UI flu shot promotion successful


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A chance at an iPad was enough motivation for many University of Iowa students to get a flu shot this year.

Lisa James, the interim administrative director for Student Health Service, said this year's vaccination numbers have exceeded last flu season's figures, which she attributes to the new iPad giveaway.

James said 2,741 shots had been administered as of Dec. 9. The figure exceeds the 2,734 shots administered from December 2010 to June 2011.

"I think [the iPad] probably was part of it; we included that in some of our marketing efforts," James said. "There were some students who didn't know that we were doing the iPad thing; when they got here, they were pretty excited to know that we were."

The idea for the promotion, she said, came from speaking with students involved with Student Health to find a stronger incentive to get vaccinated.

"We've done gift cards a lot in the past, but this was something that could be a little bit more enticing," James said.

The funds to purchase the iPad came from "no-show" appointment fees.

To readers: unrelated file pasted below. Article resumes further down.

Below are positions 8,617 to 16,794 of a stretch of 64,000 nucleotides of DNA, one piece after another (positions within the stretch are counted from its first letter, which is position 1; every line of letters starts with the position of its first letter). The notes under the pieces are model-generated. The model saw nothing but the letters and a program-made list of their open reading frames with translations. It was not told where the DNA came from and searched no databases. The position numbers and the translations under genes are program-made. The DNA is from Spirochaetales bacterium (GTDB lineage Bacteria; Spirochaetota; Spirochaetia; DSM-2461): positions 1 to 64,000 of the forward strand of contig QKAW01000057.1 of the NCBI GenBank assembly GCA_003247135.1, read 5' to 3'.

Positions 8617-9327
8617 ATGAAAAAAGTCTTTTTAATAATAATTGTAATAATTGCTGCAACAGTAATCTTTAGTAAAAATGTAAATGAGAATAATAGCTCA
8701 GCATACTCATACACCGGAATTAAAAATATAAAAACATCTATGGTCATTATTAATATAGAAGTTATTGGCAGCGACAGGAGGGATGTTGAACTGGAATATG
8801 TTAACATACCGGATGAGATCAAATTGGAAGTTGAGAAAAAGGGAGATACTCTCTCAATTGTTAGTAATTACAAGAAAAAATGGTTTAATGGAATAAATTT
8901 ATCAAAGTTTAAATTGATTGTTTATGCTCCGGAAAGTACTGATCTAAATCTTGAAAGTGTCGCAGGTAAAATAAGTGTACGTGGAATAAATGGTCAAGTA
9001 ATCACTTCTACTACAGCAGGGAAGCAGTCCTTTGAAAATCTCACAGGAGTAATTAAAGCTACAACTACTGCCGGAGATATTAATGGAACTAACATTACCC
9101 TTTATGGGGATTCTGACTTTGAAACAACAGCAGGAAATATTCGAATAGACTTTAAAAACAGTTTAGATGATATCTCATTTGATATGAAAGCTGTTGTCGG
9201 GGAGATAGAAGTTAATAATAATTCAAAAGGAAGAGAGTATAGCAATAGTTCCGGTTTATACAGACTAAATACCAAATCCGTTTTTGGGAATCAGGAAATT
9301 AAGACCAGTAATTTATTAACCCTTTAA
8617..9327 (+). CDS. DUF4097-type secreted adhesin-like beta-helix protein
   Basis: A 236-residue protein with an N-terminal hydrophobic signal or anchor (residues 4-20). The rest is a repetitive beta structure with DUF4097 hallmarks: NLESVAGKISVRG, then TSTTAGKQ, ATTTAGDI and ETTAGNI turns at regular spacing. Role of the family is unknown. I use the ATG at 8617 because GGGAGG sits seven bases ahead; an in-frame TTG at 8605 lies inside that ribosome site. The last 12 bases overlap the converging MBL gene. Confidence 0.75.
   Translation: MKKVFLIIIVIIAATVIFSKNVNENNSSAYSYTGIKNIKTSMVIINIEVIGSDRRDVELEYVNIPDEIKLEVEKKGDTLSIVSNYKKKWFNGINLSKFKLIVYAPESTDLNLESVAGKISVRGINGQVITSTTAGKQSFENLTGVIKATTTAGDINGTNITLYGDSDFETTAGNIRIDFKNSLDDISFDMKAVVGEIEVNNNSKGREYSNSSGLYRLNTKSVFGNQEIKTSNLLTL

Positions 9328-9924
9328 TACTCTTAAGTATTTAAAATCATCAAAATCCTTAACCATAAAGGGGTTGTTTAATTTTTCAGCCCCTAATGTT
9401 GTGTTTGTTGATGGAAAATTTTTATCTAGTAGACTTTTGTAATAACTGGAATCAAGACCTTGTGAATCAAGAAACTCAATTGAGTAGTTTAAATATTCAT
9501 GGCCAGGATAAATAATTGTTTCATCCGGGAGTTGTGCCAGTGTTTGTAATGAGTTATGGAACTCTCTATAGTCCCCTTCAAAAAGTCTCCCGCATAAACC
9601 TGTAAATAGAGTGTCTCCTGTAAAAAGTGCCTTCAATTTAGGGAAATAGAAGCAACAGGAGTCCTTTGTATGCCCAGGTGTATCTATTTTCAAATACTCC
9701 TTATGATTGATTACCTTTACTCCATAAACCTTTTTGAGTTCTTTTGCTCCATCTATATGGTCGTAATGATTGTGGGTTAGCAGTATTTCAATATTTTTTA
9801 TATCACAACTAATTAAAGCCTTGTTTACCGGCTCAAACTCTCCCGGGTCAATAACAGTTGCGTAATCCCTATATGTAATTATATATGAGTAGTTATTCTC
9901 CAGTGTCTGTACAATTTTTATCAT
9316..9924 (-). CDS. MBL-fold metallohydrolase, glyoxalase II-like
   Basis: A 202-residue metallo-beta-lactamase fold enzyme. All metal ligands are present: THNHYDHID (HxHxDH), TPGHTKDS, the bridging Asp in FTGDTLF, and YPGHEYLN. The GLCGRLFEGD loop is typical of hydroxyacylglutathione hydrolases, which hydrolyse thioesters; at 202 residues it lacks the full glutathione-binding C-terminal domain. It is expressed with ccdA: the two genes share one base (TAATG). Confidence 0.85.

In 2009, the center saw an uptick in the number of vaccinations because of the H1N1 virus.

James said getting more people to be vaccinated is the best way to avoid spreading influenza.

"By getting the flu shot, you do a lot of good for everyone, not just yourself," said Michael Pentella, a UI clinical associate professor in the at the UI State Hygienic Lab. "When you're very sick with the flu, it's not a good experience, so you save yourself that experience, and you don't have to worry about transmitting it to other people."

The Iowa Department of Public Health has reported that 2.5 percent of school absences have been caused by illness during the 2011-12 influenza season so far, and one of every 5,741 hospitalizations was associated with influenza.

Some UI students said the iPad promotion may have helped to increase the number of vaccinations administered, but many said there were other reasons to get a flu shot.

UI sophomore Reid Brown said he was aware of the promotion but it wasn't his "primary motivation" in being vaccinated. He believes a poster might have been more effective than an email in advertising the promotion.

"I certainly don't think [the promotion] could have hurt," Brown said. "I'm sure that people who get flu shots primarily get it through other motivations."

James said Student Health plans to continue to implement similar promotions in the future. She said promoting specific rewards rather than a gift card proved more effective.

"The way it seems right now, the response to it, it seems like we will probably do that," she said. "It's excited our staff to be more proactive, and I think it's kind of invigorated everybody, so I hope it's something we continue to do."

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